, Volume 7, Issue 4, pp 385-409

Science, philosophy, and politics in the work of J. B. S. Haldane, 1922–1937

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This paper analyzes the interaction between science, philosophy and politics (including ideology) in the early work of J. B. S. Haldane (from 1922 to 1937). This period is particularly important, not only because it is the period of Haldane's most significant biological work (both in biochemistry and genetics), but also because it is during this period that his philosophical and political views underwent their most significant transformation. His philosophical stance first changed from a radical organicism to a position far more compatible with mechanical materialism. The primary intellectual influence that was responsible for this shift was that of F. G. Hopkins. Later, Haldane came to accept Marxism and its official metaphysics, dialectical materialism, a move that let him accept the materialist conception of the world while still maintaining a resolute distance from mechanism. Throughout all these changes, what is most obvious is the influence of science on Haldane's philosophical views. An influence in the opposite direction is far less apparent.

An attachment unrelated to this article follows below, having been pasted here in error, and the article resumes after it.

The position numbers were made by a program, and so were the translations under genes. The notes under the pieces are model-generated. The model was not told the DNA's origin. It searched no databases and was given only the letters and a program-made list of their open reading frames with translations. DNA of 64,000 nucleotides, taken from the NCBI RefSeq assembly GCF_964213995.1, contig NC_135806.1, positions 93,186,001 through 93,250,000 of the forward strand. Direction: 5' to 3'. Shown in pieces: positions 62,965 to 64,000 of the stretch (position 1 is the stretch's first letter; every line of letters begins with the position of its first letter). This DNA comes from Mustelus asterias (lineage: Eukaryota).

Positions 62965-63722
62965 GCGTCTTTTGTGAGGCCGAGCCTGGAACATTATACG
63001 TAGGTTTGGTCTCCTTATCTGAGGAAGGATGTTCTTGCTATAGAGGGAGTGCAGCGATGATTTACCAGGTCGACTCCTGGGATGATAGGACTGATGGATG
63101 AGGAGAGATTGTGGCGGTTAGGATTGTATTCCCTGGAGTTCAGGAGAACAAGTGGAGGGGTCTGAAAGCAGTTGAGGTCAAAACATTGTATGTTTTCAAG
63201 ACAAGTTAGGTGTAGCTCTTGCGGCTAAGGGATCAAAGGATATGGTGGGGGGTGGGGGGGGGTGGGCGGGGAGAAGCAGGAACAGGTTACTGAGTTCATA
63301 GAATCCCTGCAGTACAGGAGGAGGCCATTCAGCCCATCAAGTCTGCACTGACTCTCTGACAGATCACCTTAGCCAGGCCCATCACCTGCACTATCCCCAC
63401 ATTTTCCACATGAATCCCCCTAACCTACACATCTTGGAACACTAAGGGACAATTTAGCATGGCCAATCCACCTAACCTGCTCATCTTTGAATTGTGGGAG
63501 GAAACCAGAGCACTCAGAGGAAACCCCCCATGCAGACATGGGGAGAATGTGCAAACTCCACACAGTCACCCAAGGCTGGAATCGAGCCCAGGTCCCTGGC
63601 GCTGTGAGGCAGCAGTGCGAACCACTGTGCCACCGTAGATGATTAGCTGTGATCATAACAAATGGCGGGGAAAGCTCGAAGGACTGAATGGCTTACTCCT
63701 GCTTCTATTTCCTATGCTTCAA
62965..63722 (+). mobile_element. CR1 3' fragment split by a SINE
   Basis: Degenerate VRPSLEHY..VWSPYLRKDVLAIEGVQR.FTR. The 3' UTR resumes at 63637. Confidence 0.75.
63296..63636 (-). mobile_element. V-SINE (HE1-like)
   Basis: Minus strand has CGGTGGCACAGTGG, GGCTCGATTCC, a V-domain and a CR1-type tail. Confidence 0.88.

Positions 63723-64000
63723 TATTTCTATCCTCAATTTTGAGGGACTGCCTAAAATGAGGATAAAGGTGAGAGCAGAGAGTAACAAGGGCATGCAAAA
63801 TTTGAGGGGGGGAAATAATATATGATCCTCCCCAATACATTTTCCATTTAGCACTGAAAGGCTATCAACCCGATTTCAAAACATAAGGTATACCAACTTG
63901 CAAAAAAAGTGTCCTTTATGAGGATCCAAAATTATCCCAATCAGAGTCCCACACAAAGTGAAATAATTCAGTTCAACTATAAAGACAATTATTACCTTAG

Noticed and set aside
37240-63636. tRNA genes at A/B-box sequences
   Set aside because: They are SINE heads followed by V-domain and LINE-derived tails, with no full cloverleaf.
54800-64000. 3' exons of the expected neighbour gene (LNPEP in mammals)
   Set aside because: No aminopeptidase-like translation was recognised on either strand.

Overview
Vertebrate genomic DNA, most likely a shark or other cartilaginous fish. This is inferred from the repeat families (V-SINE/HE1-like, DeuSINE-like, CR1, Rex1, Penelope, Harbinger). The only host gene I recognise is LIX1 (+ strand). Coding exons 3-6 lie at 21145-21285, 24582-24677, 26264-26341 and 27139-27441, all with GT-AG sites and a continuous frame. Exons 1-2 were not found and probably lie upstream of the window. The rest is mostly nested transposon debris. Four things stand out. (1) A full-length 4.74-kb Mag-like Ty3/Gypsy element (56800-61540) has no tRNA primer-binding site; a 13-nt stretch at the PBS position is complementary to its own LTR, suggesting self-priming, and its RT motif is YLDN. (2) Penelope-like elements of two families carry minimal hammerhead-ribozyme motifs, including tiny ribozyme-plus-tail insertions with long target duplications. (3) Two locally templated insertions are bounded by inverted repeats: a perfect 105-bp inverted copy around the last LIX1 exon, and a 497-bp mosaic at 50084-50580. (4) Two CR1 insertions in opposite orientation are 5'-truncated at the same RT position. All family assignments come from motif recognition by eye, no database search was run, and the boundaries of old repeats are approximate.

Parts of this paper are extracted from a longer work which concerns the interactions between philosophy and science throughout Haldane's scientific career (Sarkar forthcoming). The general conclusions reached here, from a consideration of Haldane's work only from 1922 to 1937 (see Section 6), remain the same for the rest of his life, as is detailed in the longer work. Thanks are due to R. S. Cohen, J. F. Crow, A. R. Fersht, J. Maynard Smith, R. C. Olby, D. Paul, M. Ruse, J. Stachel and S. Sturdy for helpful discussions and comments and criticism of the positions outlined in this paper. This is Contribution No. BTBG-92-4 from the Theoretical Biology Group, Boston University.